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Thursday, 7 December 1905


Mr DEAKIN (Ballarat) (Minister of External Affairs) . - I hope that the Com mittee clearly understands what is proposed, and that the honorable member for North Sydney will correct me if I make any error in the statement of his proposition. We are here dealing with considerations which every Minister administering this law is to be called upon to take into account in either accepting or rejecting a proposed contract. First of all, he has to be satisfied that the contract is not made in contemplation of an industrial dispute. The proposal of the honorable member is that that provision shall still apply, and that clause 9, which deals with the prohibition of immigrants intended to be brought out in connexion with industrial disputes, shall still apply to all British subjects, and, in fact, to every one outside Australia. Passing over the provisions of paragraph b for the moment, we come to paragraph c, which requires the Minister to be satisfied that the remuneration and the terms and conditions of employment set forth in a contract are as advantageous as those current in Australia. That condition also is to apply to British subjects, and to all others without restriction. But the honorable member for North Sydney's proposal is to single out condition b, which the Minister has also to take into account, as to whether or not there is a difficulty in obtaining labour of the kind provided for in the contract, where it is proposed to introduce the contract immigrants. In that case there is to be an extension. The provision is to apply to all people, whether white or coloured, except those whom the honorable member has, in brief phraseology, designated as British subjects.


Mr DUGALD THOMSON (NORTH SYDNEY, NEW SOUTH WALES) - White British subjects.


Mr DEAKIN - That is the intention. I have suggested to my honorable and learned colleagues a phrase which will carry out that proposition, and they are examining it. I am sure that the fact of our being able to discriminate in favour of our own kith and kin will be acceptable to every honorable member. The difficulty has been to discover a means by which this can be done effectively, without impairing the economic considerations on which this measure is based. In State legislation against sweating, or similar practices, we have not hesitated to discriminate against our own fellow citizens, in order to compel them to provide what we believe to be a fitting standard of living for people of our race.In the consideration of this measure, it cer- tainly did not occur to me until the honorable member proposed1 it that it was possible so to sever a particular fraction of these provisions, so as to make such an exception. The question of making an exception in a general way had occurred, and had been considered. But, in relation to any- particular clause it was not found possible to make such a condition without making a breach in the whole measure. I am inclined to think, from the consideration I have given it,- that the honorable member for North Sydney has hit upon an ingenious means by which this differentiation can be made without materially impairing the effect of the Bill. It may be that it would lead to the introduction of persons under contract for whom work would not be already waiting, but who would have to create, so to speak, the work in which they were to be engaged. In agricultural pursuits that would be easy. Where land is available, labour can be applied to it, and can make its own employment; so that this proposal would apply under this sub-clause only when contract immigrants were brought out in relation to a given trade or calling in this country, giving employment to a limited number of persons. There is, of course, the safeguard that the Minister will have power to review every agreement and to consider it as a whole. This sub-paragraph, with this new qualification, would also come in for consideration. In the circumstances, therefore, it appears to me that the proposition is one which we might well put into shape. I think that what is desired might be met by the insertion at the commencement of paragraph b of the words -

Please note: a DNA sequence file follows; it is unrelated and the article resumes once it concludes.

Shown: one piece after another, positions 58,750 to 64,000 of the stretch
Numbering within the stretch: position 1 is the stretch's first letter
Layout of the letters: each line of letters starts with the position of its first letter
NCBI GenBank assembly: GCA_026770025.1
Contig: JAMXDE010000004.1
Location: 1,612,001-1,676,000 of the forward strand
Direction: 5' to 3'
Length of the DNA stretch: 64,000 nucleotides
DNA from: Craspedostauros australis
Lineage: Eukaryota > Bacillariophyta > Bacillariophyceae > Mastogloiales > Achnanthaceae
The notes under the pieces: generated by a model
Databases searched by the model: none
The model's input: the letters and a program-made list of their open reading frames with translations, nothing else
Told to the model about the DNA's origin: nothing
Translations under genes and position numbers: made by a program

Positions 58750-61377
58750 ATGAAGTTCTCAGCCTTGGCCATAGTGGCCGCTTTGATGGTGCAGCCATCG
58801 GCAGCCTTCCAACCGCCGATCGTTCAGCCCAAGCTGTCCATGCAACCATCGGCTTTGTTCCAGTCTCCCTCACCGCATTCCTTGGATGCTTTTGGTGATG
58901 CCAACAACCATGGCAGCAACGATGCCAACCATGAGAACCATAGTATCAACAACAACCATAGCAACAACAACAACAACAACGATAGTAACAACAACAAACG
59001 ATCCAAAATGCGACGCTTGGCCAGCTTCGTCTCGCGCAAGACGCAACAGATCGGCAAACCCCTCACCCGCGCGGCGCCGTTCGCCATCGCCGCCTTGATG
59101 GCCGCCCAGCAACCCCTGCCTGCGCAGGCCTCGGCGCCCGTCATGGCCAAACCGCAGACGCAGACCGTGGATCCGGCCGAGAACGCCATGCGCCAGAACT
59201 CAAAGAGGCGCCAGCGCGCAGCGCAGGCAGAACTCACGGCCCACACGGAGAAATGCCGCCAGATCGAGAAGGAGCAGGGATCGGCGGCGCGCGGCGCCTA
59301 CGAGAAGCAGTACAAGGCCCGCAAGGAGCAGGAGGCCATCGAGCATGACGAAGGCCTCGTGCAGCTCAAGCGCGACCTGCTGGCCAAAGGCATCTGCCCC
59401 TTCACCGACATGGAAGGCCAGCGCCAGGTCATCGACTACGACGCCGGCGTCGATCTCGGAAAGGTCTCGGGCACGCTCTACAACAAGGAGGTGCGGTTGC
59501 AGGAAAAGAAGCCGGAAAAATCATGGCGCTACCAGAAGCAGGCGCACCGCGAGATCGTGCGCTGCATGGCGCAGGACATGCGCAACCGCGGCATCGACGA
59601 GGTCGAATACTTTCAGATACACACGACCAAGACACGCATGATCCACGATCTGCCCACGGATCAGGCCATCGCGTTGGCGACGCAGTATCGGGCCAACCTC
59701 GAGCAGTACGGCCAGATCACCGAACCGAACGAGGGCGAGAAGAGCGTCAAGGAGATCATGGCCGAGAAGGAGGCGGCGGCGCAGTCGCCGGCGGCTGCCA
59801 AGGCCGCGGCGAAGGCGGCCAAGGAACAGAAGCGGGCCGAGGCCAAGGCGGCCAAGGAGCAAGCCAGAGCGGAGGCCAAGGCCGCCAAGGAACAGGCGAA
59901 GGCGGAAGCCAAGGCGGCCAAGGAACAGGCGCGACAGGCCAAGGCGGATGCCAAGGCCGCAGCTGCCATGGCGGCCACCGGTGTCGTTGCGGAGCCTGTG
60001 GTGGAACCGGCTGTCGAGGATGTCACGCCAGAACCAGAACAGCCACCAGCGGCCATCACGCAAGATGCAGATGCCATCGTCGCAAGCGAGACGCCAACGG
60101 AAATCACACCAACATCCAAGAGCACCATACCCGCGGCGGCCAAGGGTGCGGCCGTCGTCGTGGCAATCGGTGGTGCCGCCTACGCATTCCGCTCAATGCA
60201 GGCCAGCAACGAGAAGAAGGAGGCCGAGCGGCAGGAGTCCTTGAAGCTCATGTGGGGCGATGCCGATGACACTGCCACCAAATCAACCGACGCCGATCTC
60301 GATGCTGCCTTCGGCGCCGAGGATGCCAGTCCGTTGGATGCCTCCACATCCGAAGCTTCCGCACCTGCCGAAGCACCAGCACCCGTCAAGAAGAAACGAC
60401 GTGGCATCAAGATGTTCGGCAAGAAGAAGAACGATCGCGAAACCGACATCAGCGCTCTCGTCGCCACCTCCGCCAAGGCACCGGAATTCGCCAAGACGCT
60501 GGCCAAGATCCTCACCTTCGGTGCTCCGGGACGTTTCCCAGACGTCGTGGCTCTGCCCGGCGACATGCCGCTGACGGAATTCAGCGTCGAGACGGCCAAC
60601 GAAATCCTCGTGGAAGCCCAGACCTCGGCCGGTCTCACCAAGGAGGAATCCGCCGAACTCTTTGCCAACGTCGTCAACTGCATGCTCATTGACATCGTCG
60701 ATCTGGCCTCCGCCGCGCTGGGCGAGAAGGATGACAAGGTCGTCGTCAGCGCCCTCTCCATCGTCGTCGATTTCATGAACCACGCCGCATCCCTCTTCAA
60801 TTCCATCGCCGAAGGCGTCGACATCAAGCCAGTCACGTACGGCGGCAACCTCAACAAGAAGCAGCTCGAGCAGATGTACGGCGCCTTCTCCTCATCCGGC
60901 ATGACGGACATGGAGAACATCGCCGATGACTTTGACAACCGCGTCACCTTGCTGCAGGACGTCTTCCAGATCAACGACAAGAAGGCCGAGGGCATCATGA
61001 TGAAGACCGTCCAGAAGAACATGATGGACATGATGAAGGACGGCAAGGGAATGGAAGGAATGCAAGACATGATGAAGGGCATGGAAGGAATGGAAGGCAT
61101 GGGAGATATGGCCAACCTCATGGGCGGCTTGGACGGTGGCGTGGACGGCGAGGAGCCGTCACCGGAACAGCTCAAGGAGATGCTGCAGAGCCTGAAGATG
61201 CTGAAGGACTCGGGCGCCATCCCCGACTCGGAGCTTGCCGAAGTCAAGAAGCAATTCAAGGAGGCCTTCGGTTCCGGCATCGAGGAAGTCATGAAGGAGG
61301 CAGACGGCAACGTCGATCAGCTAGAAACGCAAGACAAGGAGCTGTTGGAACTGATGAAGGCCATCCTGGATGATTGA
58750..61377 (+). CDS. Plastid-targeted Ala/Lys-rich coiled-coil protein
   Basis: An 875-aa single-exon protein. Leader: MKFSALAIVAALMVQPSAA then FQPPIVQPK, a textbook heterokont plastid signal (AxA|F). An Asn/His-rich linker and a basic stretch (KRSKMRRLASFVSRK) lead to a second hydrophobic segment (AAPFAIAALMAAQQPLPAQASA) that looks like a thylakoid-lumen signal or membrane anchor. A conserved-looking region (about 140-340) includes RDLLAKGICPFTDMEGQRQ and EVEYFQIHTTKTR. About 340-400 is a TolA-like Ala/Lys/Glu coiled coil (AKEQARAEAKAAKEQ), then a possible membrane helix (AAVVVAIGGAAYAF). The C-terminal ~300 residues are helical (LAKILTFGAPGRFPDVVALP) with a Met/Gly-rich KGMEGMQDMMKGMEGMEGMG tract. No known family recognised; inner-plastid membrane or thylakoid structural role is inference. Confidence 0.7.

Except in the case of British subjects born in the United Kingdom or their descendants born in any part of the British Empire


Mr Crouch - That would include some coloured people.


Mr DEAKIN - If it would, we can apply the test in such cases. I think what I have suggested will do in the meantimethat is, until there is a further opportunity to consider it.

Amendment, by leave, withdrawn.

Amendment (by Mr. Dugald Thomson) proposed -

That the following words be inserted at the commencement of paragraph b : - " except in the case of British subjects born in the United Kingdom or their descendants born in any part of the British Empire."







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